Pallet Rack Flue Space: What It Is and What It Does

We are barely into 2018 and the list of fires has started. Warehouse fires in Moreau, New York, Sumter, North Carolina and Pittsfield Township, Michigan all provide reminders that no company is exempt from disaster. Some businesses may have greater susceptibility, but it’s everyone’s responsibility to do what it takes to prevent tragedy. Fire prevention often has many moving parts, so let’s focus on one seemingly small aspect relating to pallet rack today: the importance of pallet rack flue space.

How could something so small have such a huge impact? First, it is important to understand what flue space is and what it does. A flue space on a pallet rack does not prevent a fire from happening. When applied to pallets in racks, it will send heat and smoke upward and delay the spread of fire.

The National Fire Protection Association defines flue space as clear vertical lines of sight from the floor up to the ceiling within rack storage areas. There are two types of flue spaces – transverse flues and longitudinal flues. Transverse flue space is the space between rows parallel to the direction of loading. Longitudinal flue space is the space between rows of storage perpendicular to the direction of loading with a width not exceeding 24 inches between storage.

In the event of a fire, a flue space allows fires to vent upward instead of across multiple pallet racks. The theory is a fire venting upward contains the risk to a confined space, allowing sprinkler systems to extinguish the fire or keep it from spreading until firefighters arrive.

Guidelines for flue space

As mentioned, the NFPA sets guidelines for determining flue space for pallet racks. These guidelines are for minimum flue spaces. However, your local building codes may be slightly different so be sure to check. Pallet flue space is required for all racks having storage for single, double or multiple rows of pallets with a height of 25 feet or higher. The longitudinal flue space is not an NFPA requirement for racks less than 25 feet, but you should verify with your local fire department to double check local on any local variances.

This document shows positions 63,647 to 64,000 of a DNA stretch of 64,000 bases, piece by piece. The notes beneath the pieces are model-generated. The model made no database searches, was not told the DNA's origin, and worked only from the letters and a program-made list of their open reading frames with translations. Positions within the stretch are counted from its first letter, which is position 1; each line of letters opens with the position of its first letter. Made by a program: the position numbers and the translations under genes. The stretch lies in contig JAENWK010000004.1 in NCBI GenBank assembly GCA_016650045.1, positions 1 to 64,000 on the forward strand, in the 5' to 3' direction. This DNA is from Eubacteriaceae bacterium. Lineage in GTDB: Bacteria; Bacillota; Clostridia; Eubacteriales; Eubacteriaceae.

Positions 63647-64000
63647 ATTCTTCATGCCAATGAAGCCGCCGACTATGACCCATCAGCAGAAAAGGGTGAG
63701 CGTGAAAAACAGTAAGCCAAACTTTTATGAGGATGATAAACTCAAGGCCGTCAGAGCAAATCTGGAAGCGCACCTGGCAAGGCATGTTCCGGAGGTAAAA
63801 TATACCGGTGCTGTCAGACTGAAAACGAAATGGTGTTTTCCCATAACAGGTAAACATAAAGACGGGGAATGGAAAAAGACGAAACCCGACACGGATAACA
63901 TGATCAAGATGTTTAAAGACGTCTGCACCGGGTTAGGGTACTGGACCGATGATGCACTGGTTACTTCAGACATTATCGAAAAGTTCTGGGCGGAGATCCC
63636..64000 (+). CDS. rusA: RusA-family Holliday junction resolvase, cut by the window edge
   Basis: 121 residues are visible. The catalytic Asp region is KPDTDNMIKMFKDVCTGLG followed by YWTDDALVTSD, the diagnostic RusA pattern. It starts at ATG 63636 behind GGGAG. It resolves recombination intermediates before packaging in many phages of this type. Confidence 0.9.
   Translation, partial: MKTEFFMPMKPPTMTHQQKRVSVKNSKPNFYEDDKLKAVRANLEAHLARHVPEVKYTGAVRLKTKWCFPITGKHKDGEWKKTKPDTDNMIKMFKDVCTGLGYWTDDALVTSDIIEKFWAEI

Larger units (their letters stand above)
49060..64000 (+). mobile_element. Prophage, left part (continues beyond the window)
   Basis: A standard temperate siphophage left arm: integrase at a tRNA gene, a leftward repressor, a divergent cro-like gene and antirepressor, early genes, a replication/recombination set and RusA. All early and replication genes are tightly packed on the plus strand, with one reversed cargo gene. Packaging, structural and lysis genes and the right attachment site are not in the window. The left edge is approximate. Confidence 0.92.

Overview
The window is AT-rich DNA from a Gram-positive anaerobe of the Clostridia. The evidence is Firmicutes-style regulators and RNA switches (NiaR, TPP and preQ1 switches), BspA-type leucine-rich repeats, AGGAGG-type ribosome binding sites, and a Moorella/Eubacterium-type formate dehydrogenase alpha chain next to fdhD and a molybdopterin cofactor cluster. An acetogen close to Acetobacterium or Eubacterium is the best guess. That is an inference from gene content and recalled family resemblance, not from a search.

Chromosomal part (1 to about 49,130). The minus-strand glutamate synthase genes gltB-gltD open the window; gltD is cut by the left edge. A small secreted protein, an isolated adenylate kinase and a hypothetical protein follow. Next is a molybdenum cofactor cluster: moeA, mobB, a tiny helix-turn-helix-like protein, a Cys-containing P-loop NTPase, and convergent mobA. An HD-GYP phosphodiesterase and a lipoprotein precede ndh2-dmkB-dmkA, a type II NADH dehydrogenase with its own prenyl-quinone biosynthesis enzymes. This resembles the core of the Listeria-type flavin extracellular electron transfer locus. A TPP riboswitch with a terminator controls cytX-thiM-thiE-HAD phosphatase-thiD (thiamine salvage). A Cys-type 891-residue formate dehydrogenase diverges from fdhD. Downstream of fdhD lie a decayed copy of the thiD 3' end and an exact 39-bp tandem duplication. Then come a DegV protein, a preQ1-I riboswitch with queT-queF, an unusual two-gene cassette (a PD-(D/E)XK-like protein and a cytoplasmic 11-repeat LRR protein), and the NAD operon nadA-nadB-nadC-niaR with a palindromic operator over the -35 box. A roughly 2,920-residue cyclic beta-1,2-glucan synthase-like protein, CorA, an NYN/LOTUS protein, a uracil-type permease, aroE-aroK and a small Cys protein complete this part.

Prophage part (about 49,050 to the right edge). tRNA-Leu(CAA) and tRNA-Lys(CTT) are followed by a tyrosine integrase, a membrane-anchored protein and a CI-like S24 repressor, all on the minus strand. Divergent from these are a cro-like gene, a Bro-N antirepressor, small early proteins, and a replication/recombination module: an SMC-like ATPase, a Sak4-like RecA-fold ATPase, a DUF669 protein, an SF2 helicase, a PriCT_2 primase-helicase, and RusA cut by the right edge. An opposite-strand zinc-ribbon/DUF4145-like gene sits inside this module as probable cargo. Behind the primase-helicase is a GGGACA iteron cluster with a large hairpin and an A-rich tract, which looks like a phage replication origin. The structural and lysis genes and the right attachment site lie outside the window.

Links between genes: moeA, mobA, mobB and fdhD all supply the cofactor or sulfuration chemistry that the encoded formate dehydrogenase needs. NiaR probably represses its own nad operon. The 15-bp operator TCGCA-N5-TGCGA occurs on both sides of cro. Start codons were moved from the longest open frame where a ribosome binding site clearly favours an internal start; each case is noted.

NFPA’s minimum flue space requirements for longitudinal (vertical) flue are six inches from bottom to top. This is six inches of space between rows of pallet racks set back-to-back with no obstructions.

The same is true for horizontal or transverse flue space. This is space between each pallet on a rack (storage system). The transverse flue minimum requirement is three inches. Again, these spaces must have no obstructions.

Avoid temptation

The flipside of this discussion is productivity and profitability. Some businesspeople may feel the need to fudge on these requirements for the sake of gaining X more pallet space. This may be tempting but please, do not do this. Between fines, possible closure of your operation (until changes are made) or even a fire occurs, the risk far outweighs any potential reward.

Devices are available to help your team from encroaching upon flue space. Items including row spacers, straps, netting and even the addition of a beam all help prevent obstructions in flue space. Training is another method of ensuring no flue space violations. Help your operators understand the importance of keep this space open. Make sure drivers understand certain pallets will not fit in some racks. Make accommodations so your drivers know what to in those circumstances.

One fire is one too many, particularly when it is preventable.

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